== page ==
March 11, 2003 12:19 PM PST
IBM launches video-surveillance services
The company feels its expertise in
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"It really boils down to the management of data which is complex," said Mike Maas, vice president of marketing for IBM's communications sector group. "The ability for us to apply digital services and capabilities to security applications will lower cost, (and) these kinds of things can greatly enhance security."
In the current tech malaise, the strategy could help the technology and consulting giant grab a significant share of an estimated $5 billion in video-surveillance revenue expected by 2005, according to market researcher J.P. Freeman. While IBM bills the move as mainly a new service the company can offer to clients, Big Blue stands to see increased sales in other related products such as high-end storage systems, network systems and a variety of software applications, Maas said.
The main benefit IBM brings to the table, Maas added, is its expertise in handling digital data. The company's technology--from research into image and voice recognition to mining information from large databases--can augment the capabilities of equipment that many companies already have in place, he said.
"We don't tend to get into things in a small way," he said. "We see this as a big opportunity, and we see it as a big business."
The move is also a way for IBM to be all things to its client, said Joe Freeman, principal analyst and CEO at J.P. Freeman.
"It puts them closer and closer to a one-stop shop operation, which in the case of IBM is what they want to be," he said.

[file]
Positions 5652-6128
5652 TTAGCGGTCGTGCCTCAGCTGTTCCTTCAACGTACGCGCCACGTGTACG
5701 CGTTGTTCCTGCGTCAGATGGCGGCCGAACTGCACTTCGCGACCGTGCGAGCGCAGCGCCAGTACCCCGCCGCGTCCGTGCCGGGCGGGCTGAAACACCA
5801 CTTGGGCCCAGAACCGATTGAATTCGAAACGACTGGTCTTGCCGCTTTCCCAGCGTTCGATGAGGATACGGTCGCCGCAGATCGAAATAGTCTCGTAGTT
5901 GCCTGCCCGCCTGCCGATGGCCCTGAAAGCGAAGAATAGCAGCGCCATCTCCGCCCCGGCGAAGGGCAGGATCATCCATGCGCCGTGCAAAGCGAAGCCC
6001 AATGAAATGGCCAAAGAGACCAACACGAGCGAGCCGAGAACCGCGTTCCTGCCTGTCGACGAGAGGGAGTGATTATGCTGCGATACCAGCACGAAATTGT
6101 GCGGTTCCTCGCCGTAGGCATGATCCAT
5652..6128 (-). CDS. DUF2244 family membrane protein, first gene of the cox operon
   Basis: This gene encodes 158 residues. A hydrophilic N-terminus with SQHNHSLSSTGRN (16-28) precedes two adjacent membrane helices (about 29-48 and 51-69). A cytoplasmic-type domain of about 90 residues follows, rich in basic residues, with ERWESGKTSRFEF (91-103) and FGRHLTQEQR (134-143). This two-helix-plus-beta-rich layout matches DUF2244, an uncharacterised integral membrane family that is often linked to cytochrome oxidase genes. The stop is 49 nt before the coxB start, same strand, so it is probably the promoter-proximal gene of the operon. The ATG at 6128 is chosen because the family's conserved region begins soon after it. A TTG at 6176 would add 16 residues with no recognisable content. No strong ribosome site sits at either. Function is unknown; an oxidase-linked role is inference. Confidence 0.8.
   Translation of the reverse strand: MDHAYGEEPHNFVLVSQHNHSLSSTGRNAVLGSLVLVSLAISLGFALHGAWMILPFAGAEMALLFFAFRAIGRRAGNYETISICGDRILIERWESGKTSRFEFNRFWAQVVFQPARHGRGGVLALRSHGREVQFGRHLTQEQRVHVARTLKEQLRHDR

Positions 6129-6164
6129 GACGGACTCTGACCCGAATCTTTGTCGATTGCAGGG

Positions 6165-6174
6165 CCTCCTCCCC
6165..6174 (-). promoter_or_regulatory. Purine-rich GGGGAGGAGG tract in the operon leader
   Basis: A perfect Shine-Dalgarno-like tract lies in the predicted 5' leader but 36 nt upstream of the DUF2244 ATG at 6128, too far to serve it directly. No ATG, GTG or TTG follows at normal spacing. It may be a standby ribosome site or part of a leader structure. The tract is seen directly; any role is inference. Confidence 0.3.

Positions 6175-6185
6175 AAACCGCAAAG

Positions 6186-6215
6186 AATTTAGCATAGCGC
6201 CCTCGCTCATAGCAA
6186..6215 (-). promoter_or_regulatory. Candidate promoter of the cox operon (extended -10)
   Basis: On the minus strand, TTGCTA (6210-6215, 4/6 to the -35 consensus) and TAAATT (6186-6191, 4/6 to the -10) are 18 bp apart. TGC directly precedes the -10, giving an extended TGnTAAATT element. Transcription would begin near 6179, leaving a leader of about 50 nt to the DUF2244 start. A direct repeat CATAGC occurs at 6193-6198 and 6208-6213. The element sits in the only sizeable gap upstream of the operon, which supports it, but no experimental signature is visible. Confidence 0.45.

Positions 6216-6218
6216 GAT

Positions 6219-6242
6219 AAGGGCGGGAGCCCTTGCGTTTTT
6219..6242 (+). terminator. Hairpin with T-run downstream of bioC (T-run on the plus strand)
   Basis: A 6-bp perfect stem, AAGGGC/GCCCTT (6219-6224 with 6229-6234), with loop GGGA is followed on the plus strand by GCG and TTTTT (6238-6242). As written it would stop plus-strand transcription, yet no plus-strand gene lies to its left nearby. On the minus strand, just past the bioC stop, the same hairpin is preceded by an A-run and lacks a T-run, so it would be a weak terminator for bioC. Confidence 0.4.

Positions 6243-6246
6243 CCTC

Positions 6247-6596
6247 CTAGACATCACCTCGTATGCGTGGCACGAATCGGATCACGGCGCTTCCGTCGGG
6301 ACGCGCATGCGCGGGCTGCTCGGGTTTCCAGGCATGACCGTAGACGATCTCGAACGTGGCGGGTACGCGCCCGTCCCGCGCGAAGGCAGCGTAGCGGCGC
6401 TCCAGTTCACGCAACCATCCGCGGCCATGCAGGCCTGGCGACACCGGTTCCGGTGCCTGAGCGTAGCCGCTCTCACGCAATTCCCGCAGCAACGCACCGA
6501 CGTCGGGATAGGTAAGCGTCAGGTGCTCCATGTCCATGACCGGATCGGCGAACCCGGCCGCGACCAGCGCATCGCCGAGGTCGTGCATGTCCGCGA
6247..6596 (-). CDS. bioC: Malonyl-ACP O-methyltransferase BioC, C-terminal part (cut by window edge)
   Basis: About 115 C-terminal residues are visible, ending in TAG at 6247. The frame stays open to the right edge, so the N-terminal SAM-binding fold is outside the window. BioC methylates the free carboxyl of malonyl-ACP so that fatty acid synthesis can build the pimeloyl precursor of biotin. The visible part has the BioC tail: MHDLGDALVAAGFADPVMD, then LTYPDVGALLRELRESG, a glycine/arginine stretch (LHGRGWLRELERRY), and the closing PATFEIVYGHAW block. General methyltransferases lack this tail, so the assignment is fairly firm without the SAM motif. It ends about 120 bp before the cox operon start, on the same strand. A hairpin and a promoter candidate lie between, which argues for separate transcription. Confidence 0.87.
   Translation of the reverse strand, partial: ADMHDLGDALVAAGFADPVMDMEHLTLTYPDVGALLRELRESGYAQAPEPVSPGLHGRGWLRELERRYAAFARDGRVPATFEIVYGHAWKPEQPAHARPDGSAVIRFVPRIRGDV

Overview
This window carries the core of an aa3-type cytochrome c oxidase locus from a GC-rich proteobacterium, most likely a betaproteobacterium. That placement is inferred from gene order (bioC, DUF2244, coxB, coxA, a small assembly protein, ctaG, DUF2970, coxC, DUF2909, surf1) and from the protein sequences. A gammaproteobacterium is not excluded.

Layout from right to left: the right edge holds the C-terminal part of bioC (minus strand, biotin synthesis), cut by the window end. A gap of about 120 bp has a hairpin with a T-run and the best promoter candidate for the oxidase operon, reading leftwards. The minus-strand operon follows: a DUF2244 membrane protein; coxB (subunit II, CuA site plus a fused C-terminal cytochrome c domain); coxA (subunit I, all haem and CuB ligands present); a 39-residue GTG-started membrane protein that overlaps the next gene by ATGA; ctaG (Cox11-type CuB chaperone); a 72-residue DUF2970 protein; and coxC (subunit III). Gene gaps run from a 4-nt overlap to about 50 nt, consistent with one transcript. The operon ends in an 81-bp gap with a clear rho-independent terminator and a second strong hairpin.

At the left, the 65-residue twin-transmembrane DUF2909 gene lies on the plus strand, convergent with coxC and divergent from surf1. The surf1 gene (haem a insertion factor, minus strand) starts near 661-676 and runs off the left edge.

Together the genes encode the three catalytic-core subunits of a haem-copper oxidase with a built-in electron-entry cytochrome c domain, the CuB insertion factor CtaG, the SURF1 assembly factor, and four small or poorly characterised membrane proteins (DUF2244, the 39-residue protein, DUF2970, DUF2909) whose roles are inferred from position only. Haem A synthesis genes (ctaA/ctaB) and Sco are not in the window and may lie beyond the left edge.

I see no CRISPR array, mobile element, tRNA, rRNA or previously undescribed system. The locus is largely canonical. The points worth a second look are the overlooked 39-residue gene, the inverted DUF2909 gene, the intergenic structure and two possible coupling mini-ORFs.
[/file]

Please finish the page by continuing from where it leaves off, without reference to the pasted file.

The analyst believes the new service, which will be staffed by consultants picked up by Big Blue in its $3.5 billion acquisition of PriceWaterhouseCoopers Consulting last year, will be one of many services the company will offer its consulting clients.
IBM's information technology focus will be both a benefit and a hindrance for the company, Freeman said. While integration into current information systems and networks could reduce costs, many security systems are still run by old-school chief security officers, not as part of the IT department.
"It's kind of breaking into a new culture that (IBM) may or may not understand," Freeman said. "If...a security executive is in charge of the system, and they don't want to use the IT network, it might take (IBM) a little longer to sell to clients. Instead of getting right into it Monday morning, it may take until Thursday."
IBM acknowledges that getting up to speed will be a task.
"Clearly there is some mind share that we have to gain over time," said IBM's Maas. "As we build some business, especially with big customers, we are hoping for word of mouth as well."
Despite the hurdles to overcome, the company thinks the new market will still be business as usual. "It is a fairly straightforward business development task for us," Maas said.